CNBC: 'Off brand' vaccines for kids

There’s a vaccine workaround for children under 12 ⁠— but doctors say eager parents should wait

The school year is here amid a surge in pediatric COVID-19 hospitalizations. Parents desperately want to know: When can young children get the vaccine?

The U.S. Food and Drug Administration recently approved the Pfizer and BioNTech's COVID-19 vaccine for people 16 years of age and older. That move doesn’t particularly affect children ages 12 to 15, who have been vaccine-eligible under an emergency use authorization since May, but it could have major implications for children in the 5-to-11 age bracket.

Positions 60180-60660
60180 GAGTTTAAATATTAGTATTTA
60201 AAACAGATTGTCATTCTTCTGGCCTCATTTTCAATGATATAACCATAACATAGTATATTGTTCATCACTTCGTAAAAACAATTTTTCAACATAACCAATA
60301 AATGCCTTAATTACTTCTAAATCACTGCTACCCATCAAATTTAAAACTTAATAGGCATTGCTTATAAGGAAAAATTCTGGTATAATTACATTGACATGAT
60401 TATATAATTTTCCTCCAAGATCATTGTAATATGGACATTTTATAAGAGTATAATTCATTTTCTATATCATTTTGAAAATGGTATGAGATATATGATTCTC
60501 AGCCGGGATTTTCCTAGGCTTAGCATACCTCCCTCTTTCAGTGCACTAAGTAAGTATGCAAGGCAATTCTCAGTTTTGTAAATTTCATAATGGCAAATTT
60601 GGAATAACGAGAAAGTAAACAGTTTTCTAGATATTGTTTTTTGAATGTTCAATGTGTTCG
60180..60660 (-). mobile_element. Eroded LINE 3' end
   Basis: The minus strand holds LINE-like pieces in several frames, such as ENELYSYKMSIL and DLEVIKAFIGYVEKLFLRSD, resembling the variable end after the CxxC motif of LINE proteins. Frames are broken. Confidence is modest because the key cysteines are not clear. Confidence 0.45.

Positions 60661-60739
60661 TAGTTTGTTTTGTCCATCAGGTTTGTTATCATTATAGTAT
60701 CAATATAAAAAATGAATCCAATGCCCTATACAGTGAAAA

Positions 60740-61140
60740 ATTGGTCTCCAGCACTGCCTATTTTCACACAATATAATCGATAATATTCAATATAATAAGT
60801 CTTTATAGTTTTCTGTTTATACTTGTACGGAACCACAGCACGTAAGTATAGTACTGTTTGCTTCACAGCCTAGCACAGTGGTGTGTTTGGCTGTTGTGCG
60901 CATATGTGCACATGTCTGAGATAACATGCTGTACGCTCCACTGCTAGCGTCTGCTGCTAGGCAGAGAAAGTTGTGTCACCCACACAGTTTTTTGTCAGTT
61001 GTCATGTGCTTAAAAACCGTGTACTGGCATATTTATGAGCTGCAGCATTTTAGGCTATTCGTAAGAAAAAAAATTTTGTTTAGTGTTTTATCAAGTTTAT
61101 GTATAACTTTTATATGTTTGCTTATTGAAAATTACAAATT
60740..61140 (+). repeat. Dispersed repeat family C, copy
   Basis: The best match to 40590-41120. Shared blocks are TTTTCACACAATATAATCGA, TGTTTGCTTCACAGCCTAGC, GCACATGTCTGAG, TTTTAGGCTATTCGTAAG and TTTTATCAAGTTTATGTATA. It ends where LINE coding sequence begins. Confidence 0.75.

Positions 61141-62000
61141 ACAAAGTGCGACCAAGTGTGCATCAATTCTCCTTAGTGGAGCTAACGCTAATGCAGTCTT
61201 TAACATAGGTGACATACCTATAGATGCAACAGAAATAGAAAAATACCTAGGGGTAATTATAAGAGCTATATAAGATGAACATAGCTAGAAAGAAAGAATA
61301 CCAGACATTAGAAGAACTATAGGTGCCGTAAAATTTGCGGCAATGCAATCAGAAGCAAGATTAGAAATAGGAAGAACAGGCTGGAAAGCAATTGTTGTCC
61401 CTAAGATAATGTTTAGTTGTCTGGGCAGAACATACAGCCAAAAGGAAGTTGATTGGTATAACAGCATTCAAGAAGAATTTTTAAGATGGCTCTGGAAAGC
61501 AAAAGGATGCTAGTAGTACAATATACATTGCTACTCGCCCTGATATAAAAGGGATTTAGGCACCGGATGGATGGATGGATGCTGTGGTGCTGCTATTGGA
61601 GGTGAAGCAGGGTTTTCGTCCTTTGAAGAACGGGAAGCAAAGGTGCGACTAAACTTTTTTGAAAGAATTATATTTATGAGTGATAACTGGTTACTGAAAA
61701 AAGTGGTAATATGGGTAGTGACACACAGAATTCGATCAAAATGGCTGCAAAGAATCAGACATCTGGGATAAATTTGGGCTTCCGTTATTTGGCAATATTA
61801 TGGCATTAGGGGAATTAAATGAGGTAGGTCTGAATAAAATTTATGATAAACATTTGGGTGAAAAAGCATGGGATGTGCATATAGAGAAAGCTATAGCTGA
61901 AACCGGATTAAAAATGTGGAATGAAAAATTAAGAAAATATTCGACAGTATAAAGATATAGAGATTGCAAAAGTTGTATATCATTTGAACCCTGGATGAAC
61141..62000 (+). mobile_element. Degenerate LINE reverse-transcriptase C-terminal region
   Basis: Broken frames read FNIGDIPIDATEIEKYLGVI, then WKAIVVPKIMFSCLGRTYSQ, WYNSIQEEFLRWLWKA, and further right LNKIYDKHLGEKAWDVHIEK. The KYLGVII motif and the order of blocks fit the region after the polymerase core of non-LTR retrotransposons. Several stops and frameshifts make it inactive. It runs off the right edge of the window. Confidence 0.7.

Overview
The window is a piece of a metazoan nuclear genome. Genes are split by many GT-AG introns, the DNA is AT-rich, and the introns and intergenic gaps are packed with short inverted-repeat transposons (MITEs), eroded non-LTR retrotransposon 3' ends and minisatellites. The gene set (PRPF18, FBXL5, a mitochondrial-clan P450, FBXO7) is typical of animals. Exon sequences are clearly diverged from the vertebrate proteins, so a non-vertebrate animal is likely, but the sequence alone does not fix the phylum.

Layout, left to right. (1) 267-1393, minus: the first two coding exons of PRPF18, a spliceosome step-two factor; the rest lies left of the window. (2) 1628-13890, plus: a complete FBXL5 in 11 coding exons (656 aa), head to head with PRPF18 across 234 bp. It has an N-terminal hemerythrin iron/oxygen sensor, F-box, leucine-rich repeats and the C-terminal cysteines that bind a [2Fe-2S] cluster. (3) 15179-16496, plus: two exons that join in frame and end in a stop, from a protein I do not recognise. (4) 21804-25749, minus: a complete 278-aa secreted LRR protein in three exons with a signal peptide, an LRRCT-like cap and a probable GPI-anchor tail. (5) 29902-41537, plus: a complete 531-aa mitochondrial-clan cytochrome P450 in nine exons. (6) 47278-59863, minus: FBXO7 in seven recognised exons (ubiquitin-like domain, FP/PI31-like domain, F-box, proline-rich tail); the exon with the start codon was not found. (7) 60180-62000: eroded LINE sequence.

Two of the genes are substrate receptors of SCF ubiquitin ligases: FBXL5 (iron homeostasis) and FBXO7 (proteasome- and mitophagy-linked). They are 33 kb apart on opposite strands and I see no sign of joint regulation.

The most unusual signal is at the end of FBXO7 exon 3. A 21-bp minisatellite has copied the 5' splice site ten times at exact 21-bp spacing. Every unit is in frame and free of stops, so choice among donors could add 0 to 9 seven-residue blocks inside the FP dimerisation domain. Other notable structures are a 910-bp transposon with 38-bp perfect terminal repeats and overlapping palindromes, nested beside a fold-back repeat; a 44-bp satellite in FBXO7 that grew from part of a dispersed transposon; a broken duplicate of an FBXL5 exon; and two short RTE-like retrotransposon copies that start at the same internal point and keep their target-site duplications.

Legally, full approval opens the door for doctors to administer the Pfizer vaccine for “off-label” use, where approved drugs or vaccines are prescribed for unapproved uses. Yet,  medical organizations and experts still strongly recommend that eager parents and their children wait. 

Medications for adults are frequently prescribed off-label at lower doses for children, says Carl Fichtenbaum, MD, a professor of infectious diseases at the University of Cincinnati and a UC Health physician. Vaccines, however, are a “different animal.”

“Children are not small adults,” Fichtenbaum says.

Read the full CNBC article.

Photo courtesy of Charles Deluvio/Unsplash.

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